that which all must recognize in the Boston of the last forty years. The religious philosophy of the Unitarian pulpit; the intercourse with the learned men of Harvard College, more frequent formerly than at present; the inheritance of solid and earnest character, most precious of estates; the nobility of thought developed in Margaret Fuller's pupils; the cordial piety of such leaders as Phillips Brooks, James Freeman Clarke, and Edward Everett Hale; the presence of leading authors,—Holmes, Longfellow, Emerson, and Lowell,—all these circumstances combined have given to Massachusetts a halo of glory which time should not soon have power to dim.
Massachusetts, as I understand her, asks for no false leadership, for no illusory and transient notoriety.
Where Truth and Justice command, her sons and daughters will follow; and if she should sometimes be found first in the ranks, it will not be because her ambition has displaced others, but because the strength of her convictions has carri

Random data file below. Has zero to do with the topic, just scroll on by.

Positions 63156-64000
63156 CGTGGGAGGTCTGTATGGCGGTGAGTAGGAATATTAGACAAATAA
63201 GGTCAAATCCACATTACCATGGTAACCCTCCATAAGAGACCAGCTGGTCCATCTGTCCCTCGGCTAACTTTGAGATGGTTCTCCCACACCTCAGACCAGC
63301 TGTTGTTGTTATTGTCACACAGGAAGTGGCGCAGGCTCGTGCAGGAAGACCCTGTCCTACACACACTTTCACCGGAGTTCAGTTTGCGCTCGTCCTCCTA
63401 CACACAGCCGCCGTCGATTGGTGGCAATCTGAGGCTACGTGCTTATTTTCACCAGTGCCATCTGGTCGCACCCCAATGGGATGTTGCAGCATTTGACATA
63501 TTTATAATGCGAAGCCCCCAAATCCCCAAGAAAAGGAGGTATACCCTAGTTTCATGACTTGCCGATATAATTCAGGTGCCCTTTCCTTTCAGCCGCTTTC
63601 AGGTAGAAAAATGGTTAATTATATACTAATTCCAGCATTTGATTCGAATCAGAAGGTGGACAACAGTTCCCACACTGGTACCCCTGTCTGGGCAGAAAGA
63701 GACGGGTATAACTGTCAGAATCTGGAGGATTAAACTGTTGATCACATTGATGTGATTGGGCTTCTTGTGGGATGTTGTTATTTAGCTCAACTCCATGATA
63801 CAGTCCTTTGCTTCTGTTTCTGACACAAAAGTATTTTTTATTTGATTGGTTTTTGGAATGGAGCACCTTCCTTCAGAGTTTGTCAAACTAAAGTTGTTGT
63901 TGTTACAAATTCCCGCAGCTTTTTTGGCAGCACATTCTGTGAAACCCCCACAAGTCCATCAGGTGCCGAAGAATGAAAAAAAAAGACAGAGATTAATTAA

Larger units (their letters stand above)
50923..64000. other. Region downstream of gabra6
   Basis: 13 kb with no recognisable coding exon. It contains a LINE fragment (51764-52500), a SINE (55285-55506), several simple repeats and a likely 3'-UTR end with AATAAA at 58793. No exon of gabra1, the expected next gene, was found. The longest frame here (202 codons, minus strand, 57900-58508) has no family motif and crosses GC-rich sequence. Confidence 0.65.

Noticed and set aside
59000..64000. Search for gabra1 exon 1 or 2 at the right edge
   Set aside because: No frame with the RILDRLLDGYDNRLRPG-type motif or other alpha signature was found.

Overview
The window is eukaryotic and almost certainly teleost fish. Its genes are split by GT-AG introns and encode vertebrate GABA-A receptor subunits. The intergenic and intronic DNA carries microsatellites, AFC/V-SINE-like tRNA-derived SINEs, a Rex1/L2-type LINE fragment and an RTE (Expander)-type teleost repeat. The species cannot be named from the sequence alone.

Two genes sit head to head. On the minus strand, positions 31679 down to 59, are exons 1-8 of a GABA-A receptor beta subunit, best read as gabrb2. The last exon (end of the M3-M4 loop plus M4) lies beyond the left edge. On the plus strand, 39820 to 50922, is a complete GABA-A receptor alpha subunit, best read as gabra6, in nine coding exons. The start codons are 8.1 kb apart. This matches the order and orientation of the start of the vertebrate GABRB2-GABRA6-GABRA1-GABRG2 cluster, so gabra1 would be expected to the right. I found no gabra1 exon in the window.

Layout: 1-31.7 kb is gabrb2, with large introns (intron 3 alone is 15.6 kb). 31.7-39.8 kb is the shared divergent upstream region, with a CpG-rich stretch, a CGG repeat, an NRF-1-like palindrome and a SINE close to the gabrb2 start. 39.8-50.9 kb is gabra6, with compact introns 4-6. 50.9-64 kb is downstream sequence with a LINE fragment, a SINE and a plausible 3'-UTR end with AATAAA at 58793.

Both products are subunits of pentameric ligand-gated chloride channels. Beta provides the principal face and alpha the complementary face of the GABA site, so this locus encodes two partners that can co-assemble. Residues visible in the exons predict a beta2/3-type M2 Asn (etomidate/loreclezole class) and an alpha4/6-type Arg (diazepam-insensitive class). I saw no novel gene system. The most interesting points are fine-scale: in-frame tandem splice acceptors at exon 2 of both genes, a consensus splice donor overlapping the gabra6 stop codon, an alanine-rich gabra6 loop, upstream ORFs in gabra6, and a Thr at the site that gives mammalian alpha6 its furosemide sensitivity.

Anthon, Charles, professor at Columbia College, 23.
Appleton, Thomas G., of Boston, 104; conversation with Samuel Longfellow, 293; his appearance, 431; his wit and culture, 432; lack of serious application, 433; his voyages to Europe, 434. he convention of women ministers, 312.
Hair, mode of dressing, 65.
Hale, Rev., Edward Everett, his opinion of Samuel Longfellow, 293; speaks at the meeting in behalf of the Cretan insurgents, 313.
Hale, George S., a friend of woman suffrageisters, 312.
Huntington, Daniel, paints portrait of Mrs. Howe's father, 55.
Hymns of the Spirit, collected by Samuel Longfellow and Samuel Johnson, 293. Indians, the, in New York State, 9; Samuel Ward's intercourse with, in California, 70.
9; his opinion of Samuel Ward, 73; takes Mrs. Howe to the Perkins Institution, 81, 82; his translations, 147.
Longfellow, Rev., Samuel, ordained, 292; his character and convictions: hymns, 293; his essay on Law before the Radical Club, 294.